We work hard to succeed. We have families. We have jobs and responsibilities and we don’t have the extra time or resource required to be an effective watchdog of today’s politics.
Politicians do not reach out to us. We are not demanding. We are not accessible. We are not available because we work. We do not earn enough to fund advocates to represent us; therefore we are overlooked. We are off the grid.
Over the past 25 years, Politicians and Special Interest Advocates have come to realize that we can be easily exploited. Although we do vote for the politician, Special Interest Advocates get to determine what goes into the bill being passed as law.
Hence “a government for the people and by the people” has been undermined and the income tax payer is left with the financial burden.
In our website you will find that there are certain idioms that we repeat. We have strung these idioms together and unfortunately these idioms define our situation:
The squeaky wheel gets the grease,
while the guy with his nose to the grind stone, pays for it
And our congressmen have forgotten what “for the greater good” means!
The Republican Party claims that they are the party of small business. However, it is the large corporations, (those with their own advocacy groups), that receive the favors.
The Democratic party claims that they are the party of the average working American, but they approve of the fact that 47% of American households do not pay any income tax, and through groups like Acorn (which are funded with Republican and Democratic tax dollars) they have rallied those who benefit most from social programs and contribute the least in order to bias election outcomes.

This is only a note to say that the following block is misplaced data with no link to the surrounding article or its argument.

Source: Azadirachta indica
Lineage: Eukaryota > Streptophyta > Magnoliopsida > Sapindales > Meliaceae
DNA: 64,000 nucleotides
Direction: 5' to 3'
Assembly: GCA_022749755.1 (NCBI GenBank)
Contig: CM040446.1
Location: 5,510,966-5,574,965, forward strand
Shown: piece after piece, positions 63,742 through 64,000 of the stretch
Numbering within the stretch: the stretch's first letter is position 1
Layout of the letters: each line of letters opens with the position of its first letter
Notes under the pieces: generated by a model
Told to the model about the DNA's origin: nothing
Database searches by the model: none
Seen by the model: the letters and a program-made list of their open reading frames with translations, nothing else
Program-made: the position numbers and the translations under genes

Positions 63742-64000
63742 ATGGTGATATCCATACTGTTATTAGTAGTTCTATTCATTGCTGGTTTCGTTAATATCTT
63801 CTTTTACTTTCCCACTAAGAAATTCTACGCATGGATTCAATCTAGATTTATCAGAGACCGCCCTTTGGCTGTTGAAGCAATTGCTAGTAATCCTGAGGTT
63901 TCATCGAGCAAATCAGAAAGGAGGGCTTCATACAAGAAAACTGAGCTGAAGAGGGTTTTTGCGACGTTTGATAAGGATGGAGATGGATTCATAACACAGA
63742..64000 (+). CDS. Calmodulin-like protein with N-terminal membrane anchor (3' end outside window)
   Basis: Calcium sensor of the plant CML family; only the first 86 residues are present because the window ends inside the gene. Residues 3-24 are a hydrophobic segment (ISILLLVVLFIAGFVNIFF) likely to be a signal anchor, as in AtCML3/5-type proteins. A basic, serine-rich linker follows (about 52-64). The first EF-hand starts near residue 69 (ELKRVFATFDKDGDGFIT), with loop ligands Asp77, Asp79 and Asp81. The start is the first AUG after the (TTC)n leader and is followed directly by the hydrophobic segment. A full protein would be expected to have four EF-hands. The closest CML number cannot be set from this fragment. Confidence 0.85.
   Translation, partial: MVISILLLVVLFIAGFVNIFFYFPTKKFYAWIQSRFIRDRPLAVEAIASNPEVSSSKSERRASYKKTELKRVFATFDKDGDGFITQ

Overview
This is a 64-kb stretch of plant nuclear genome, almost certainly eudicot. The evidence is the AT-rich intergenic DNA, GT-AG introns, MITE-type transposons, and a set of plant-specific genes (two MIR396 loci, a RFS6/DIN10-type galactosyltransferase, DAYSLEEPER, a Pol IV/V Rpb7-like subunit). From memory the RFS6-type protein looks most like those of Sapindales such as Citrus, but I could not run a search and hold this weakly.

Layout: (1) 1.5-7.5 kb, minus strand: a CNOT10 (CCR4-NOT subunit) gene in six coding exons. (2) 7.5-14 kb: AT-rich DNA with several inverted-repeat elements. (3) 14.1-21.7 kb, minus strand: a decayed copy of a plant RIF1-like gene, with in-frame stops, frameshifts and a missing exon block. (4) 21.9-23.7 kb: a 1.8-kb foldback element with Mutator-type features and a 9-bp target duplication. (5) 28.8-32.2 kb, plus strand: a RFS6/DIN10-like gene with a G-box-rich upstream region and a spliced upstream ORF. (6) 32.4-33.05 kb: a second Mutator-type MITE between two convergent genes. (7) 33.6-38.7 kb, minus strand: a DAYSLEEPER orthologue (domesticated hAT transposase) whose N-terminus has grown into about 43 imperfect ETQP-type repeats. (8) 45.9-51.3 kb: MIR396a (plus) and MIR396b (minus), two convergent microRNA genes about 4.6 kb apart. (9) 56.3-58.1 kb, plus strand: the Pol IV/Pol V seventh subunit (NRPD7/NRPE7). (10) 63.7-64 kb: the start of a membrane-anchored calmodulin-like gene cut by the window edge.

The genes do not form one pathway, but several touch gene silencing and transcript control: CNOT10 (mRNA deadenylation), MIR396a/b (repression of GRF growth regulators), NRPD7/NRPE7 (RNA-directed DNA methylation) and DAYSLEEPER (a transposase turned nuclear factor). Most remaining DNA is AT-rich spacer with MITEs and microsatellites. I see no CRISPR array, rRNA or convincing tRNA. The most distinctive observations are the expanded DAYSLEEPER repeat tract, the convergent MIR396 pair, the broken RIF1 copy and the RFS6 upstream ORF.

Campaign Finance Reform
One of the first priorities of this political party must be Campaign Finance reform. If we can’t get our representative working for “the greater good” of these United States then the rest is hopeless.
Business owners who are employers of businesses with less than 50 employees are turning to you and saying “We are on the endanger species list”. Replenishment of small business is greatly on the demise.
Healthcare has divided this country. To those who are in support of Obamacare, they are so until they realized that those counties with socialized medicine are paying tax rates ranging from 35% to 55% plus a healthcare premium. We are concerned about our country’s debt and inability to control spending. We are all concerned with the question of “can we afford it.” Will we be a future Greece?
To small employers, most every insurance program that we have which is designed to assist Americans has or is failing! Programs such as: Workers Compensation Insurance, Unemployment Compensation Insurance, Medicare, Medicaid, Social Security, Food Stamps (and the list goes on). Healthcare is just one of many failed insurance programs.
Yet, no-one wants to say out loud that “Health care has failed, Workman’s Compensation for the (non–union) trades has failed and Unemployment Compensation has failed”!